Institute for Development Research Riinvest
This time we are re wondering what shadow economy means for the labor force. What constitutes as shadow labor force in Kosovo? How unregistered labor activities in Kosovo compares to the region? We also wonder whether people engaged in shadow employment feel happier or less happy than those that are officially employed.
As a first guess we would think that the characteristics of shadow economy in Kosovo could resemble those of the region. We even have the lowest labor taxes, including lowest personal income tax and social security contributions for both companies and employees (Graph 2). So, if the theory that less taxation leads to less informality holds, we would think that we could even have shadow labor force rates which are lower compared to the region.
The most common and simple definition of shadow economy says that it includes ‘all unregistered economic activities that would otherwise contribute to the officially calculated GDP if the activities were recorded’ (Smith, 1994). Typical forms of shadow employment are: having an extra unreported job, earning unreported income, not paying contributions, etc.
Riinvest Data collected from the regional survey implemented in 2016 in all countries of the region, in cooperation with the South Eastern European Leadership for Development and Integrity (SELDI,) give us a source of country comparison for shadow labor force. Graph 1 shows the shadow employment as a share of overall country employment, where shadow employment is considered any of the forms listed in Graph 1. According to this graph, at 80 percent shadow employment rate, Kosovo ranks the highest in the region, while the rest of countries have an undeclared labor activity share of 19-51 percent.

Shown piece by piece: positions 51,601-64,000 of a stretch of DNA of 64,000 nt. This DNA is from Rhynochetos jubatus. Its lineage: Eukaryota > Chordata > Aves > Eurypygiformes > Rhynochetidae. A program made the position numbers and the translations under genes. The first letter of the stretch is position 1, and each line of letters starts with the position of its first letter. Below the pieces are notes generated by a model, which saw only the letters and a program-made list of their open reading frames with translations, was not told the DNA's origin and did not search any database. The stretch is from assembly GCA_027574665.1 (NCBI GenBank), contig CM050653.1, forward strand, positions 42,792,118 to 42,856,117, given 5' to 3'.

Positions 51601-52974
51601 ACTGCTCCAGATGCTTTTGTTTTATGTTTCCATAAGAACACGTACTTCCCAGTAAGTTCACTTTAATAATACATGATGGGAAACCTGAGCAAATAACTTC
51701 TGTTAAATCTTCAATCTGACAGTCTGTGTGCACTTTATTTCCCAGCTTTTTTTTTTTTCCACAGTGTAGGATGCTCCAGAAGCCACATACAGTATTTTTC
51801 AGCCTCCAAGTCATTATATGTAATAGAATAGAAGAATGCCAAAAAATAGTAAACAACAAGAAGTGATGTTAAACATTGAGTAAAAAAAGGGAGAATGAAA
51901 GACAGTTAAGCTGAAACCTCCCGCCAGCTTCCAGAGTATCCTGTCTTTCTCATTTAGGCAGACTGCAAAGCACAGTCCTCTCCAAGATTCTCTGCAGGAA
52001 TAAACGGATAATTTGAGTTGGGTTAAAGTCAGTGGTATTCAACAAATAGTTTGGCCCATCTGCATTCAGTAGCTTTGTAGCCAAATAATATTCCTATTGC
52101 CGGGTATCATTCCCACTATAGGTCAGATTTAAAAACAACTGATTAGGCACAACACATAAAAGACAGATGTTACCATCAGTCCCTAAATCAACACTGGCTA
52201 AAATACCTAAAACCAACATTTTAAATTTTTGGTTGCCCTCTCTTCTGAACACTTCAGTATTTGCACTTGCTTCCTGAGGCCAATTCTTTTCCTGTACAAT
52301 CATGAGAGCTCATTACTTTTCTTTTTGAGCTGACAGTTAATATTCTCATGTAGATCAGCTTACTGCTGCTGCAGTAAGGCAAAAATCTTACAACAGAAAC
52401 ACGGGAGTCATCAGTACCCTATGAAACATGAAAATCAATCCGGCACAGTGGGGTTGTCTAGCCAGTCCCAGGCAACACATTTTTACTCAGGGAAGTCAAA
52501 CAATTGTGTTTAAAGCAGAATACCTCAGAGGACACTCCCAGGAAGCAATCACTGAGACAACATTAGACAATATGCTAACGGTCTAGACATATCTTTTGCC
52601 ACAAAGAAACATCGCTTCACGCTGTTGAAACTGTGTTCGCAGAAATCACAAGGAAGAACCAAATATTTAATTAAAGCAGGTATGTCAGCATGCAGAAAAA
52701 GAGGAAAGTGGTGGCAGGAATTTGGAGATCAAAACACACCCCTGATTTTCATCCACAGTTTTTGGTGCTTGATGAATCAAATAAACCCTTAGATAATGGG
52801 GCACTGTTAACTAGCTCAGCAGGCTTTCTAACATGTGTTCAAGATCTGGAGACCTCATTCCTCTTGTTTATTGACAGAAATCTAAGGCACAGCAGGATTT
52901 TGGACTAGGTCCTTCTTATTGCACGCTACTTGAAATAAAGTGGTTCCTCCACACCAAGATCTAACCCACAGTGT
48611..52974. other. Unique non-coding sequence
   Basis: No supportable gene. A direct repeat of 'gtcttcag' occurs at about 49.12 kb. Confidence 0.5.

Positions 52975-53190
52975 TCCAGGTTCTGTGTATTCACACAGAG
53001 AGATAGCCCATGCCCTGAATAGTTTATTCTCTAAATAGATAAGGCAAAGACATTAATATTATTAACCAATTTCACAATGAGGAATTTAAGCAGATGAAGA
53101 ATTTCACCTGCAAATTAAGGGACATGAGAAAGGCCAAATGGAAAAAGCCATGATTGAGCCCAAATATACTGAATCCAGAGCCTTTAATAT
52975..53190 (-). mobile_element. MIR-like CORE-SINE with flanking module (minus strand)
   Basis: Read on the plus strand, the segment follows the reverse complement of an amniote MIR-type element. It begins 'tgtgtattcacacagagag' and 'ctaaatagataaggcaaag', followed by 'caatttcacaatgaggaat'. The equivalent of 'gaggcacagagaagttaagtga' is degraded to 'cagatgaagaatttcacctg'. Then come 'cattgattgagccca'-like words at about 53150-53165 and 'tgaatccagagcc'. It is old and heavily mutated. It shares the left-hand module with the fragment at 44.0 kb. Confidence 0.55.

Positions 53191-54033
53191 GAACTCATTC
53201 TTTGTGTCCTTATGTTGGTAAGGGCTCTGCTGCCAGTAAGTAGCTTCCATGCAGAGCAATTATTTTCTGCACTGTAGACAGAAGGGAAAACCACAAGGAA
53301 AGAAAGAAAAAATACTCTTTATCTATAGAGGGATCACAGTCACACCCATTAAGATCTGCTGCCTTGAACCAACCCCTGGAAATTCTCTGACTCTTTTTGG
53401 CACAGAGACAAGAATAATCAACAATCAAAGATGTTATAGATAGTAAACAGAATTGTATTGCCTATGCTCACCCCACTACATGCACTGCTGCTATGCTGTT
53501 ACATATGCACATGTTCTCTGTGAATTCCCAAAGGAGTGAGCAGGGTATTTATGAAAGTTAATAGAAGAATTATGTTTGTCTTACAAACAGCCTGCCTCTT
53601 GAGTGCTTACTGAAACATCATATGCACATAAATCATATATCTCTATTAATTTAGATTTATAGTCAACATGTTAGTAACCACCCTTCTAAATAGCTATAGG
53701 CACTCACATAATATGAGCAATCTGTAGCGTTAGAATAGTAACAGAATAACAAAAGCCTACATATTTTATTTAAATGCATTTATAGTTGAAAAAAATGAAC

Kosovo also stands out from the neighboring countries in terms of the difference in payment between formal and informal employment. Contrary to the experience of the labor force from our neighbors, those that are doing unofficial jobs, on average, are paid 8 percent more than those that belong in the formal employment. The rest of the neighbors have higher compensation in the formal economy.
So, now that we know that shadow labor force is paid more, we wonder still- are these people happier? In truth, the share of shadow labor force declares lower levels of happiness than those that are formally employed do (Graph 4). The same applies to the countries of the region, arguably since informal labor has longer working hours and does more work from home.
 Smith, P. (1994), Assessing the Size of the Underground Economy: The Canadian Statistical
Pespectives, Canadian Economic Observer, Catalogue No. 11-010
published by:Riinvest Institute
This report was compiled to support the debate at the Annual Economic Forum of the Riinvest Institute (15th November 2023). To enhance the quality of the economic debate, Riinvest Institute aims to organise an annual event in the first part of the fourth quarter of each year with representatives...
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